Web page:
I think the best thing about Ahrefs is that you can do so much with it. The feature set is really impressive.
You can see what your competitors are doing, track your search engine rankings, conduct an audit of your link profile, and much more.
I check Ahrefs regularly to see how my site is doing and find ways I can improve.
You can get a 14-day free trial by going to Ahrefs.com and clicking the orange “Start your free trial” button in the middle of the page.
Enter all your information and click “Continue.”
And boom, you have a free trial for 2 weeks!
Majestic SEO is another super popular tool that many top marketers use.
This tool gives you an amazing amount of information right at your fingertips.
I recommend starting by grabbing a free trial. Go to Majestic.com and click the little green button at the top of the page.
Then fill out your information and click “Sign up.”
Once you have a free account, you can start by just entering your URL into the search bar. Instantly you get a bunch of data:
For example, you can check out a Backlink History chart to see how you’re doing.
There’s a lot of good data available for free, but the paid plan unlocks some awesome features.
You can access the Historic Index (which has five years’ worth of links), check your trust flow, and see the number of referring domains reviewed every day.
Those are just a couple of backlink tools you could use. The most important thing is that you set aside part of your budget to spend on these types of tools.
Your link profile is crucial, so don’t neglect it.
4. Social media planning and distribution
I don’t need to tell you that social media is important for any business.
I think most businesses know this, but a lot of them don’t spend any money on social media.
If you have a social media strategy, why not take it to the next level?
There are a few tools that almost every marketer uses to manage their social media accounts.
The first one is Buffer. I bet you’ve heard of it before.
Basically, it allows you to schedule your social media posts ahead of time.
You can connect several accounts and automate posting for all of them. That’s what I do, and I love it.
You can grab a free trial by clicking “Sign up for free” on the homepage.
Then complete the signup process to get the free trial.
Since the free version is limited, I do recommend considering the paid versions.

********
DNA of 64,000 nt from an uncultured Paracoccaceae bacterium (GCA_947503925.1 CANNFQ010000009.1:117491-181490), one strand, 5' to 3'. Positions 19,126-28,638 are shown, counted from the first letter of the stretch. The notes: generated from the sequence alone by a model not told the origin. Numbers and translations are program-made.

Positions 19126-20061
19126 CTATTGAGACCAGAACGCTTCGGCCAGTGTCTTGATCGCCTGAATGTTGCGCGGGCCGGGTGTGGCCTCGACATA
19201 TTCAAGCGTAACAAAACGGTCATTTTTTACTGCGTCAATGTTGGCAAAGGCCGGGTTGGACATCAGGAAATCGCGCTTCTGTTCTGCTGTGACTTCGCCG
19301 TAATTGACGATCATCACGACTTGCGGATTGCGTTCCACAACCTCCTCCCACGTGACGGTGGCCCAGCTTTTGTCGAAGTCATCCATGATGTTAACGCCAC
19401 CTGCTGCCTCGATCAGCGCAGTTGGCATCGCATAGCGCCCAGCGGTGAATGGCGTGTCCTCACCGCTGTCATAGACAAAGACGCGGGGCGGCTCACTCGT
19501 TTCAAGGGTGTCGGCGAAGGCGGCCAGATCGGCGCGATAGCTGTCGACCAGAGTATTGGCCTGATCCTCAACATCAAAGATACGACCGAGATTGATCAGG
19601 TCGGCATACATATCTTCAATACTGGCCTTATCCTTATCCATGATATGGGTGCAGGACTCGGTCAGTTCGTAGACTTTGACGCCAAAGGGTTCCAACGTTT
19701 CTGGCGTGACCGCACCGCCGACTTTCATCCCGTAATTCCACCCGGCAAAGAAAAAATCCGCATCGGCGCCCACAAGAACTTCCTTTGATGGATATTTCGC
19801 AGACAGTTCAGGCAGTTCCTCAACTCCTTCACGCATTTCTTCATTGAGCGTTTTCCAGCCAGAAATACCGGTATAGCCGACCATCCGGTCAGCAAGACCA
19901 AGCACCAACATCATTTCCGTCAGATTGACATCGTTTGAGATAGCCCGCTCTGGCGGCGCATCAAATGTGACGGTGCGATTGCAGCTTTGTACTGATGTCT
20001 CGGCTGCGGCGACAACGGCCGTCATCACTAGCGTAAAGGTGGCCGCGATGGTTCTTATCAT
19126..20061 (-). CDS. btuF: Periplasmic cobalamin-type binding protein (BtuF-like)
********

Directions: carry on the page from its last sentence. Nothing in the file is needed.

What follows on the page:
They have several pricing points, so whether your business is just you or a team of 100, you can find a Buffer plan that works for you.
Another really popular social media tool is Hootsuite.
Hootsuite does a lot all in one convenient platform. You can do everything from content curation to contest creation and more.
I like that you can easily check your social media analytics. You can also track topics that are currently trending to make sure you stay in the loop.
One more tool to consider is Edgar.
Edgar is a unique tool that allows you to recycle your social media posts. Basically, it regularly reshares older content for you.
You might not need all of these tools, but most of the social media marketers I know use these and love them.
5. Copy revision
Think of the 5 most effective businesses you know.
Now go to their websites.
Pay extra attention to the copy on these pages. I don’t usually bet, but I’d guess that all of these businesses have websites with awesome copy.
If your users aren’t connecting with your copy, they’re not going to invest in your product or service.
Your copy should be downright amazing. If it isn’t, you might want to put some money into improving it.
You’ll want to hire a good copywriter who listens to your needs and tailors the writing to your target audience.
6. Ad retargeting
If you’re not using retargeting (or remarketing – they’re the same thing) with your ads, you’re losing customers and thus losing money.
If someone sees your ad just once, they may or may not buy your product. More often than not, they don’t buy. About 1-3 out of every 100 people will buy.
The more someone sees your ad, the more buyers you’ll have.
That’s the power of retargeting.
It’s a simple technique, but it can get you way more customers, and you don’t have to do a lot of extra work.
It’s good to have a specific budget for retargeting. In fact, when you set your ad budget, you should plan some extra just for retargeting.
7. Email marketing
Many marketers think that email marketing is the most important type of marketing.
That’s why people will often say “the money is in the list.”
And it really is. While an email list won’t turn your business into a giant success overnight, it will give you a way to stay in touch with your audience and connect with them.
So it’s a no-brainer to spend some of your budget on email marketing tools.
The problem is that there are thousands of options out there. What do you go with?
There are no email tools that are always right for everyone, but I’ll share a few that most people use.
GetResponse is a big one.
I love how easy to use it is.
By far, my favorite feature is the calendar. You can drag and drop emails to schedule them on specific days.